Justia Pennsylvania Supreme Court Opinion Summaries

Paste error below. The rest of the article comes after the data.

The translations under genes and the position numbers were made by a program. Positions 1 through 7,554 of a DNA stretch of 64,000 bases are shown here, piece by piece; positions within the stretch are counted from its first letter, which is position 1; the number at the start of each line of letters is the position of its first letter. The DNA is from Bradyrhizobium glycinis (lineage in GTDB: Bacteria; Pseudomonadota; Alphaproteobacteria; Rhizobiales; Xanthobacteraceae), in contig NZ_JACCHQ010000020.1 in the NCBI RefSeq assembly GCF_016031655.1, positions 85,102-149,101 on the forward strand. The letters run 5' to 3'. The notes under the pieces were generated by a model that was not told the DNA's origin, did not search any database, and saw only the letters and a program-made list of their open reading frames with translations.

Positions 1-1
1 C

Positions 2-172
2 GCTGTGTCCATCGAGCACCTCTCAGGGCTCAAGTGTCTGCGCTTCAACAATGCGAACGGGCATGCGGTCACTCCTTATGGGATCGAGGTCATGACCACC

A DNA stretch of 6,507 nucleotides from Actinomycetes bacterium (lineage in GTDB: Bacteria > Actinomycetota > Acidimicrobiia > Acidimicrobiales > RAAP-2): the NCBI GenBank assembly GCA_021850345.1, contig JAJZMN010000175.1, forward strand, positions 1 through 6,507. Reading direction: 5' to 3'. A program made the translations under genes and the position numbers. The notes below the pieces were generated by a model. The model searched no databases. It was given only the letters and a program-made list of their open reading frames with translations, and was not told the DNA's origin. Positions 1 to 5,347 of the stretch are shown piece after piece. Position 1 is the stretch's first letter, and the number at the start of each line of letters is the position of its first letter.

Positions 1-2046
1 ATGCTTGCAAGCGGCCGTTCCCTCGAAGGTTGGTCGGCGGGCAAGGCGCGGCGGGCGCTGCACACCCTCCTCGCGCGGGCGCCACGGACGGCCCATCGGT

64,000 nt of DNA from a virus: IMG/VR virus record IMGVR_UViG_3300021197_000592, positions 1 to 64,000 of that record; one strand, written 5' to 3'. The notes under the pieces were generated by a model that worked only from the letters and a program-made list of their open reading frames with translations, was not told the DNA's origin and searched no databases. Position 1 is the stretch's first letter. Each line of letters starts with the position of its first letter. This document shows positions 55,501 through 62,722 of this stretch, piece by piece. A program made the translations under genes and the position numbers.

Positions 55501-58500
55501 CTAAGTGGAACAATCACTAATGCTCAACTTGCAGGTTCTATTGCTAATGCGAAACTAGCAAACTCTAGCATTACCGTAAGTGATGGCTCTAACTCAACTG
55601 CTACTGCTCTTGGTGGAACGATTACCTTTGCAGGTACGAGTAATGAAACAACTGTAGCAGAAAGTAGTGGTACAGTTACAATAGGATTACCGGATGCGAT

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On September 20, 2010, at age of 13 appellant, H.R., was adjudicated delinquent for indecent assault of a complainant less than 13 years of age. Appellant was placed on official probation and, pursuant to Section 6352 of the Juvenile Act, was ordered to undergo inpatient treatment at a sex offender residential treatment facility. Appellant remained in treatment when he turned 20 in February 2017 and he was assessed pursuant to Section 6352, the results of which found that involuntary treatment at a sex offender residential treatment facility pursuant to the Court-Ordered Involuntary Treatment of Certain Sexually Violent Persons Statute (Act 21) was still necessary. On January 4, 2018, following a hearing, a trial court denied appellant's motion to dismiss and granted the petition for involuntary treatment, determining appellant was an sexually violent delinquent child (SVDC) and committing him to one year of mental health treatment. On appeal, appeal, appellant argued: (1) Act 21 was punitive in nature, and this its procedure for determining whether an individual was an SVDC was unconstitutional; and (2) retroactive application of amendments to Act 21 made effective in 2011, was also unconstitutional. The Pennsylvania Supreme Court determined the superior court correctly determined the relevant provisions of Act 21 were not punitive, were constitutional, thus, affirming the trial court's order. View "In re: H.R." on Justia Law